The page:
On April 12, 2018, Donte Robinson and Rashon Nelson, two African-American men, were arrested for trespassing at a Philadelphia Starbucks. They were waiting for another person to join them for a meeting, when a manager called the police because they hadn't made a purchase. In the face of ensuing controversy, Starbucks closed stores nationwide one afternoon at the end of May in order to hold anti-bias training sessions for employees. As in this case and elsewhere, the topic of implicit racial bias has captured many imaginations.
Implicit bias has been studied by many social psychologists, and one particular measure, the Implicit Association Test (or IAT) has often been used in that research. It has also been used by practitioners, often for purposes of raising participants' awareness of their own biases. And millions have completed IAT's online at the Project Implicit website.
In this episode, I talk with six people who have all thought about the IAT, with the conversation covering such topics as (a) what kinds of mental associations might be revealed by performance on the IAT, (b) how reliable is it as a measure, and (c) whether or not the research debates surrounding the IAT are an example of good science. My guests are psychologists Calvin Lai, Brian Nosek, Mike Olson, Keith Payne, and Simine Vazire, as well as journalist Jesse Singal.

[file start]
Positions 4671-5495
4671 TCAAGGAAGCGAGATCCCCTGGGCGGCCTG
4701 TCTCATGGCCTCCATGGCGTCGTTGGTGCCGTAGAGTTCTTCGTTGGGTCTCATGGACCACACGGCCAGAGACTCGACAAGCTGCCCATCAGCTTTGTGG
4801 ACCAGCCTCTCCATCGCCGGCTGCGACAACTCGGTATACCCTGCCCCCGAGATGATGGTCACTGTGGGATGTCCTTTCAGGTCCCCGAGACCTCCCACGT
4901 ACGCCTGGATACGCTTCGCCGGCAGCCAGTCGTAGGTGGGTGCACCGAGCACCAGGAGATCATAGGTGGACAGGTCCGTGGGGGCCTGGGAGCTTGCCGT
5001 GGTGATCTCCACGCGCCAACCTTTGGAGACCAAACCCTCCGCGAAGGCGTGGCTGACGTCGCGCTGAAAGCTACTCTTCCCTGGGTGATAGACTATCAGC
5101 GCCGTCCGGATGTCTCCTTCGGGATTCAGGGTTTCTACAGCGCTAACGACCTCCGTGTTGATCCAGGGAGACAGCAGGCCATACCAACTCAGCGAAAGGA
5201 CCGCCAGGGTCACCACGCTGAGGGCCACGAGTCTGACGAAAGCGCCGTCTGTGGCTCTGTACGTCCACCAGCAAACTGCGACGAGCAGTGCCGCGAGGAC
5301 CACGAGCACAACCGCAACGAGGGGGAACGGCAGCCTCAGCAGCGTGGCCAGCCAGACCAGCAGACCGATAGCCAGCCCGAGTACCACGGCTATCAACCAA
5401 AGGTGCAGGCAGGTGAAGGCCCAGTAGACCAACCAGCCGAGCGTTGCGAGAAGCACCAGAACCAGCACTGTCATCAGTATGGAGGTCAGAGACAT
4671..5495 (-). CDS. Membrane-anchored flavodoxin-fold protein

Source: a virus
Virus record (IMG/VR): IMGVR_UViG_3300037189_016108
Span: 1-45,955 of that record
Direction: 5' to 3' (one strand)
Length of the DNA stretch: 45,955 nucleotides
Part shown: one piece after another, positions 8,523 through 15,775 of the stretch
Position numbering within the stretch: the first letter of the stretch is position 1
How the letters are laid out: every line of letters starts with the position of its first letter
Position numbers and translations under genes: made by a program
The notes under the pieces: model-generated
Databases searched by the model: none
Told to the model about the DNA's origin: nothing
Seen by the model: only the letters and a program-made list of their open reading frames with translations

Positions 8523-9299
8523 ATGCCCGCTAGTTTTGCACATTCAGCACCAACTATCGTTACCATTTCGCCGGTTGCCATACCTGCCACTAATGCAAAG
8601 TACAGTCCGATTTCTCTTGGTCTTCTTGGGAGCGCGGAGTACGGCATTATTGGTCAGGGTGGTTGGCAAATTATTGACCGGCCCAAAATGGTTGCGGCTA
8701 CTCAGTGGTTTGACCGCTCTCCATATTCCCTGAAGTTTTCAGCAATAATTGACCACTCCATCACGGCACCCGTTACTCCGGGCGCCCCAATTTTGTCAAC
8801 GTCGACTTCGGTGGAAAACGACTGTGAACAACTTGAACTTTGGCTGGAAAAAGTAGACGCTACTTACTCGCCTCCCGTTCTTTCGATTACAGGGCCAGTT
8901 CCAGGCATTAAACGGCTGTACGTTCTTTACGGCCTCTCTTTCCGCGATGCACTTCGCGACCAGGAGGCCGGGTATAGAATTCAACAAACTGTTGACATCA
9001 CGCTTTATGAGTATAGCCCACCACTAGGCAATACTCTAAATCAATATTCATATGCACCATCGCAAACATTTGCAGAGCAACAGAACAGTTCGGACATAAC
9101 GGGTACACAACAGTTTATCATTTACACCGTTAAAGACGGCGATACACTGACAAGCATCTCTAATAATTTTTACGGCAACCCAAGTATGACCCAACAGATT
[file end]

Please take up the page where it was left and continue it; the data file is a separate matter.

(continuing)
--Scientific American Frontiers episode on implicit bias
--Project Implicit (where you can take an IAT)
--Brian Nosek's departmental web page
--Calvin Lai's departmental web page
--Michael Olson's departmental web page
--Keith Payne's departmental web page
--Simine Vazire's departmental web page
--"Psychology's favorite tool for measuring racism isn't up to the job" (Jesse Singal, in The Cut)
--"Statistically small effects of the Implicit Association Test can have societally large effects" (Greenwald, Banaji, & Nosek, 2015)
--"Using the IAT to predict ethnic and racial discrimination: Small effects sizes of unknown societal significance" (Oswald, Mitchell, Blanton, Mitchell, & Tetlock, 2015)
--A summary of David Hume's thoughts on the association of ideas
Cover art credit: "Still Life with Bottles, Wine, and Cheese," John F. Francis (1857; public domain, from Wikimedia Commons, copyright tag: PD-US)